The Atacama Desert in northern Chile is home to Pica glass, created by an intense explosion of meteorites. The glass shows unusual deformations and fluid flows indicating a dynamic mode of creation. Read more.
Intense meteorite explosions
In northern Chile, in the Atacama Desert, there is a fascinating phenomenon called the Pica glass. This glass was created by almost simultaneous, intense explosions of meteorites near the earth's surface. These explosions led to the creation of silicon dioxide glass under ultra-high temperatures. It’s reminiscent of the man-made Trinitite. The Pica glass is a silent witness to a suspected cometary impact shortly after humans arrived in the area.
The Pica glass is concentrated at five sites in a 75-km-long north-south oriented area, south of the town of Pica. The glass was formed on deposits from the Pleistocene period. What makes the Pica glass so special are the deformations and fluid flows that indicate a dynamic mode of formation. Meteorite grains similar in composition to the primitive chondrites of the CI group have also been found in the glass.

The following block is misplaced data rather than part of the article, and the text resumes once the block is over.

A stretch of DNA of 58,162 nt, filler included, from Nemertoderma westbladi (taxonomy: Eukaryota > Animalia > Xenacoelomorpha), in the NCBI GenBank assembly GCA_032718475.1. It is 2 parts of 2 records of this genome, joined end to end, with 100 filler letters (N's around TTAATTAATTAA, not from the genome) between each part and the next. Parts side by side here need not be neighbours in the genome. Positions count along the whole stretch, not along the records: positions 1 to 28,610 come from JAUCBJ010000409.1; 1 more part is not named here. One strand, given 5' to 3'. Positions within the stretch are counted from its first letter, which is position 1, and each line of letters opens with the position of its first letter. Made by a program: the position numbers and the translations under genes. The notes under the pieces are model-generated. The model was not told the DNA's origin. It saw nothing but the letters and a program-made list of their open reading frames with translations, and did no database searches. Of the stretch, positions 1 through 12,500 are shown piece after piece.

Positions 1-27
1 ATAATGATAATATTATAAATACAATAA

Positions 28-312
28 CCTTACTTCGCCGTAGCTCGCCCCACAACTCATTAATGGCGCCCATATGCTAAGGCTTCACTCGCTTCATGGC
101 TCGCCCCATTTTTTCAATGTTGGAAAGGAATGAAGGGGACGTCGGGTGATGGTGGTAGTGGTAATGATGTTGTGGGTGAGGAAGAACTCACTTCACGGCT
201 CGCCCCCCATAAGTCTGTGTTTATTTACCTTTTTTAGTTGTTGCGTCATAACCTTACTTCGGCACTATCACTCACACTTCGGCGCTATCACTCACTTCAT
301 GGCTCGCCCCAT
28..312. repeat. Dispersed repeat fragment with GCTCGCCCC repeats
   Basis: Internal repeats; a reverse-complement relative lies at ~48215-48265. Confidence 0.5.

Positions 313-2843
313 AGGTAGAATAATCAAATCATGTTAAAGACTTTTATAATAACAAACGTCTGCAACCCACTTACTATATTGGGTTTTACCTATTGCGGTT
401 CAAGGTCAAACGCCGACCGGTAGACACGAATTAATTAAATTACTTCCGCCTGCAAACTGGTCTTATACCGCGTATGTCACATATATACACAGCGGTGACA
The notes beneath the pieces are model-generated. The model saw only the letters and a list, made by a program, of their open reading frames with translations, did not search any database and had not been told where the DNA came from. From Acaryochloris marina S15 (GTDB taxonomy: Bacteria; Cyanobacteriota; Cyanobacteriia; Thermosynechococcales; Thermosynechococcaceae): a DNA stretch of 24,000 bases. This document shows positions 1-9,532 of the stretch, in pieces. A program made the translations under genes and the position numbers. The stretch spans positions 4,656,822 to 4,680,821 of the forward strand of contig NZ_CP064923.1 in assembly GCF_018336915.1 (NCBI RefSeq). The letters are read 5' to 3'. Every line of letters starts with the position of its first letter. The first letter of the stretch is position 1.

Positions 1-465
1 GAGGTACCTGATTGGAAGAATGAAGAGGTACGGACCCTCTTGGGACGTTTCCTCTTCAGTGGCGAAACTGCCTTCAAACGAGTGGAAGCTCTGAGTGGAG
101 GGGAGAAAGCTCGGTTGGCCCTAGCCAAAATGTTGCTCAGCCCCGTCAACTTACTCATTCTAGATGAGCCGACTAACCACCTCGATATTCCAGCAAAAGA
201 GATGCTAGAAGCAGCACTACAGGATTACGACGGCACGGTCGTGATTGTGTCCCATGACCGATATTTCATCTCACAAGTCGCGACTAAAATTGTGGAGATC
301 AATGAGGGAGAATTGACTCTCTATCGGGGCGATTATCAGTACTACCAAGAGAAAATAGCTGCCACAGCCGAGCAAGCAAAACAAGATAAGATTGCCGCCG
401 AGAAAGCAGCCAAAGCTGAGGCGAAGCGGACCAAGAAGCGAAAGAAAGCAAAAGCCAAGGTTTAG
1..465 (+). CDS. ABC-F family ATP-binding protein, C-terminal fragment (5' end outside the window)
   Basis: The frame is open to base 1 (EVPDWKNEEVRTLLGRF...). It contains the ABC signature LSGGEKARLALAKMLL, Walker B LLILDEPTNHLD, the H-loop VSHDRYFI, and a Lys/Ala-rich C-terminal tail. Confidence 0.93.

Hypotheses about genesis
Researchers have two hypotheses about how the Pica glass formed. The first hypothesis is that the glass was formed by short, intense radiant heat from the final explosion. The second hypothesis is that the Pica glass was formed by the same short, intense radiant heat combined with heated gas and violent winds. Although both hypotheses are possible, the latter hypothesis seems most likely because it can explain the fluid flows. The meteorite responsible for the Pica glass is almost certainly a comet, given the identical composition of the meteorite dust in the Pica glass and the samples we have of comets.